Is there a pop culture figure that better exemplifies the love/hate relationship than Kanye West?

Like all blockbuster releases, the hip hop superstar’s Yeezus has divided opinion and while the critical fraternity is showering it with positive reviews, including our Tone Deaf reviewer’s 9/10 write-up, there’s as many detractors in the general public who says it’s noisy, angry art-rap exemplifies the worst characteristics of its egotistical creator.

So it comes as a little bit surprising that Lou Reed – no stranger to love/hate relationships with audiences himself (*cough* Loutallica) – loves Yeezus.

The Velvet Underground founder has written a lengthy review of Yeezy’s latest album for The Talkhouse, a website designed to “promote dialogue between musicians who may never have interacted otherwise,” by getting musicians from all walks of genres to review the latest album releases.

In his irreverent, to-the-point, and occasionally witty piece (a description that could be a microcosm for Reed’s best work), the 71 year old music veteran praises Yeezus, writing: “There are moments of supreme beauty and greatness on this record, and then some of it is the same old shit. But the guy really, really, really is talented.  He’s really trying to raise the bar.  No one’s near doing what he’s doing, it’s not even on the same planet.” “There are moments of supreme beauty and greatness on this record, and then some of it is the same old shit…” – Lou Reed

Describing Kanye West as “a child of social networking and hip-hop,” Reed clearly has a lot of respect for what West is trying to achieve with his album describing “each track is like making a movie,” with the the hip hop artist the maniacal director who “stays unmoved while this mountain of sound grows around him.”

In fact its the abrasive shifts in sound and tone that appeal most to the veteran muso. “Very often, he’ll have this very monotonous section going and then, suddenly —‘BAP! BAP! BAP! BAP!’— he disrupts the whole thing and we’re on to something new that’s absolutely incredible,” he writes. “That’s architecture, that’s structure — this guy is seriously smart.”

Less intelligent however – and what Reed sees as the album’s greatest weakness – are the ‘childish’ wordplay. “Many lyrics seem like the same old b.s. Maybe because he made up so much of it at the last minute,” remarks Reed (a fact recently revealed by super-producer Rick Rubin in an interview with The Daily Beastsaying he “ended up taking two hours. Five vocals. He wrote two lyrics on the spot.” But that’s another story).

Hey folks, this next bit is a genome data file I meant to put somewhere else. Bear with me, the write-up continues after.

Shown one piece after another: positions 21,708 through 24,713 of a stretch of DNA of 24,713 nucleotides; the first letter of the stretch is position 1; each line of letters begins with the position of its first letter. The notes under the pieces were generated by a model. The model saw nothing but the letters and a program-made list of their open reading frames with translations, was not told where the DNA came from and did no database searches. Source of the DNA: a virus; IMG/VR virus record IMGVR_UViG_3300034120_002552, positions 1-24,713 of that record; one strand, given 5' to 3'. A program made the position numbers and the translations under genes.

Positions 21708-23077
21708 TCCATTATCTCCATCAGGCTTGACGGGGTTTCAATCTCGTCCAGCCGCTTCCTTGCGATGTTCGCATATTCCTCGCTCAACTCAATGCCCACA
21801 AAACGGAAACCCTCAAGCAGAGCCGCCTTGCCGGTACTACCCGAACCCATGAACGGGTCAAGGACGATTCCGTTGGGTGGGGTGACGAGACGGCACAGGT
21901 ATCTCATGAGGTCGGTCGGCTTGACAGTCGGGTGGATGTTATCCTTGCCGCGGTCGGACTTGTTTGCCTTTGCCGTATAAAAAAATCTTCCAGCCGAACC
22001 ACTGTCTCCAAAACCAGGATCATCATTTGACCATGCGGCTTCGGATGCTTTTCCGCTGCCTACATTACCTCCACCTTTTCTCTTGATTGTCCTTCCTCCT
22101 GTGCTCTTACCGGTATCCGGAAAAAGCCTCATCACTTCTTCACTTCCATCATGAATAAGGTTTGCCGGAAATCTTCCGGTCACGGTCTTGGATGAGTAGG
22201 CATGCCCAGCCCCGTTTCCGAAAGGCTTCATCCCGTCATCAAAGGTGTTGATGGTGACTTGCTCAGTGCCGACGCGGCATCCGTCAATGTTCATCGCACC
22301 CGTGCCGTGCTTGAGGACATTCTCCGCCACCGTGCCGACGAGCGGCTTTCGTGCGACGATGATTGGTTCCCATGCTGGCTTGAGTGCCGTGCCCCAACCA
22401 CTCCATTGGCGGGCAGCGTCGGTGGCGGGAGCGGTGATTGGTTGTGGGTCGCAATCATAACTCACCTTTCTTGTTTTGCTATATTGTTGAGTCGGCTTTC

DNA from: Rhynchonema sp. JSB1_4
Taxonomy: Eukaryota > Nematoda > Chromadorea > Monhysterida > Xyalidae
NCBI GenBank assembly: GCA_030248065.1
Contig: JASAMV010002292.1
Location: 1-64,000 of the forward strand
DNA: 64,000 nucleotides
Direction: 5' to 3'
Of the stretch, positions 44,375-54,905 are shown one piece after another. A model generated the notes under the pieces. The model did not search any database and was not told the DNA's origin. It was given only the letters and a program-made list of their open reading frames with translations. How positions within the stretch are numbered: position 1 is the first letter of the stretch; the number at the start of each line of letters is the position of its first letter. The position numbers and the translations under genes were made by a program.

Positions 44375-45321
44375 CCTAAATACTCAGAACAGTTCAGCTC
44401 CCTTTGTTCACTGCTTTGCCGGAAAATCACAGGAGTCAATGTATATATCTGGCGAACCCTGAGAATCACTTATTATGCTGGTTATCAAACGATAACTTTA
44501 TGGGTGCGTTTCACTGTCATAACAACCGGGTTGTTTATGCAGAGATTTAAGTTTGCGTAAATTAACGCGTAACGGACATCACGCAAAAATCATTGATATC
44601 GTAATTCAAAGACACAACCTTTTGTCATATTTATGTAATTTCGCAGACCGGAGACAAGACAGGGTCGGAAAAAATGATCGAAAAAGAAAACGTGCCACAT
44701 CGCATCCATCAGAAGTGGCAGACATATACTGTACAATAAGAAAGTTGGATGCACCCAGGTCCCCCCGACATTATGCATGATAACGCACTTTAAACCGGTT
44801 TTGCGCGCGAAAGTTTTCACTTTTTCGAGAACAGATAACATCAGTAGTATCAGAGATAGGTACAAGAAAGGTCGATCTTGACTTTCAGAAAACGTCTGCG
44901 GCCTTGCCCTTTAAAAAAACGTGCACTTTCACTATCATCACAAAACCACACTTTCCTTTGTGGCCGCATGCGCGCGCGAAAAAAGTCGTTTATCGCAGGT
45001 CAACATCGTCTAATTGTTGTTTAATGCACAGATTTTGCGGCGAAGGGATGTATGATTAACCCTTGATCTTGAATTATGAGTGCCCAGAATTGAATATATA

“Usually the Kanye lyrics I like are funny, and he’s very funny here,” says Reed of Yeezus. “Although he thinks that getting head from nuns and eating Asian pussy with sweet and sour sauce is funny, and it might be, to a 14-year-old — but it has nothing to do with me.”

But Reed also appreciates that even the album’s most perverse moments (such as the “synth buzzsaw” that starts the album being “like farting”) are dares to his audience to “unlike” West; “‘I Am a God’ — I mean, with a song title like that, he’s just begging people to attack him,” he notes, affording the Reed the perfect opportunity to defend his own white noise opus Metal Machine Music, his 1975 album that regularly tops ‘worst album ever’ lists.

In conclusion, Reed says the album – and it’s creator’s – greatest strength is its contradictions, that are in a surreal way – similarities. “[Kanye] obviously can hear that all styles are the same, somewhere deep in their heart, there’s a connection,” concludes his review. “It’s all the same shit, it’s all music — that’s what makes him great. If you like sound, listen to what he’s giving you. Majestic and inspiring.”

Overall, Reed’s assessment of Yeezus offers a unique perspective on the record that reads less like the glowing praise of a sycophantic and the kind of writing that proves that album reviews can, and still do, matter. Here’s hoping the art-rock grump is available to review Jay-Z’s Magna Carta Holy Grail

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